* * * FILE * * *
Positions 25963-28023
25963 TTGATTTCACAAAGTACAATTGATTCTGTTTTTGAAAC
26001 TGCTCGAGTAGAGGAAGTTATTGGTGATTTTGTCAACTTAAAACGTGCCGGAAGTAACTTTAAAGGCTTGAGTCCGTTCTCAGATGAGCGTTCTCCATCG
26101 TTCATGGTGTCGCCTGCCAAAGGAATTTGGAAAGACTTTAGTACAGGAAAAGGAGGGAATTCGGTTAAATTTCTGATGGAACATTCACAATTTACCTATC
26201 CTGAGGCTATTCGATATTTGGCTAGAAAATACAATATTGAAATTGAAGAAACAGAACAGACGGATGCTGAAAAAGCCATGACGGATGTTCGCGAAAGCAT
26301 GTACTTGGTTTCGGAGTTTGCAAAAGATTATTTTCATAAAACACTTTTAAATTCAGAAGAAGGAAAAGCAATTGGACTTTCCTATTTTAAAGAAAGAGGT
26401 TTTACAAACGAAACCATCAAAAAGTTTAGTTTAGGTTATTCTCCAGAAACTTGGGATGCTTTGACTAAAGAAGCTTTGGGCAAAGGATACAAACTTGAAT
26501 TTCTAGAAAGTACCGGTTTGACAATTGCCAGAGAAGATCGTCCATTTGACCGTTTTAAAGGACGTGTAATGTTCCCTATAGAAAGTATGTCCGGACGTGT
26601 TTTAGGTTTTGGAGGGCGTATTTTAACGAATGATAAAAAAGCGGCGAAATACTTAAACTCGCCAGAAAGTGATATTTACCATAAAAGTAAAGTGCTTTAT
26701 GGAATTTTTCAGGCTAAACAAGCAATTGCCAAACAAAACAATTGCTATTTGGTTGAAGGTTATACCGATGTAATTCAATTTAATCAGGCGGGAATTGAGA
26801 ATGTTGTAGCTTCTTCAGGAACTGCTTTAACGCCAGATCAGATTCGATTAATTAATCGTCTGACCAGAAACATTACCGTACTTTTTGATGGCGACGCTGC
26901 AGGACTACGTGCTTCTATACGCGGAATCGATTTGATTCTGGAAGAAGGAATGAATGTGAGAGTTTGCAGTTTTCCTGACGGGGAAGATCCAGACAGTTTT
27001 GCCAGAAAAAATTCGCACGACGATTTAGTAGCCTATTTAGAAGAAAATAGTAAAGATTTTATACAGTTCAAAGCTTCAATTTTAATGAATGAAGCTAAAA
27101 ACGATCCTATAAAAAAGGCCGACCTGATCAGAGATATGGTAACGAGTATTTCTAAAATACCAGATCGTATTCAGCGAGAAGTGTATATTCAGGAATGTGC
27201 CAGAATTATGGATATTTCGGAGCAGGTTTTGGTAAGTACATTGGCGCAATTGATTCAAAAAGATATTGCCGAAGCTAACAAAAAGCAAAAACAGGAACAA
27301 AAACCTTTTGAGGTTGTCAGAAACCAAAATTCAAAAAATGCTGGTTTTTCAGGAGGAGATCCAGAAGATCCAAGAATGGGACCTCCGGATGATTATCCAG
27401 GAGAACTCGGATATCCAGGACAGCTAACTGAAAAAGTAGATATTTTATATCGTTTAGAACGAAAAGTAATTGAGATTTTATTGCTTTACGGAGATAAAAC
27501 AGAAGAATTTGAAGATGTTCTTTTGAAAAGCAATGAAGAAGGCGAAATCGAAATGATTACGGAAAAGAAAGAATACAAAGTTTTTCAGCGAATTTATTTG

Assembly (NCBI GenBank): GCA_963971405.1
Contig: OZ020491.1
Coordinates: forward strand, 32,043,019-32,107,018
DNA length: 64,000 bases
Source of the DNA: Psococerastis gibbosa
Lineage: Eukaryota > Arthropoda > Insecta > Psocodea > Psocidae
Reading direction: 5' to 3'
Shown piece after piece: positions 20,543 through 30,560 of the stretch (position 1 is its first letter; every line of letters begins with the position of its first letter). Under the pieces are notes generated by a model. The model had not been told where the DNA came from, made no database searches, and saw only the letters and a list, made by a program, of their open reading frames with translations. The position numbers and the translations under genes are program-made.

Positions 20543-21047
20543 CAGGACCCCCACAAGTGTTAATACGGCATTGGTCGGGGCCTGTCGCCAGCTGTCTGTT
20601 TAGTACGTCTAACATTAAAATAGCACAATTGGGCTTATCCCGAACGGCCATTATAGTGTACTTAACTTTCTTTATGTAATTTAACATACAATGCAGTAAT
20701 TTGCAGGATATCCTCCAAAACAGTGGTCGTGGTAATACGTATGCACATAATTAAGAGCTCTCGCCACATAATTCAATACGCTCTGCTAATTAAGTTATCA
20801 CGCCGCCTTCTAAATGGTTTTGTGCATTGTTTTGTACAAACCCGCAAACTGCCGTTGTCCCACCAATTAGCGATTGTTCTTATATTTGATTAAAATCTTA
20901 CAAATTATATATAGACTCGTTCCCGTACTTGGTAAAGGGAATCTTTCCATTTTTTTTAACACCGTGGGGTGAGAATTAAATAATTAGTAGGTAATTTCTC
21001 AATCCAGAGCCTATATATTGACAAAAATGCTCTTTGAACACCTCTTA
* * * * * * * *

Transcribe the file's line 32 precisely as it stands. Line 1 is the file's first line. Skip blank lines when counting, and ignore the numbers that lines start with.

20901 CAAATTATATATAGACTCGTTCCCGTACTTGGTAAAGGGAATCTTTCCATTTTTTTTAACACCGTGGGGTGAGAATTAAATAATTAGTAGGTAATTTCTC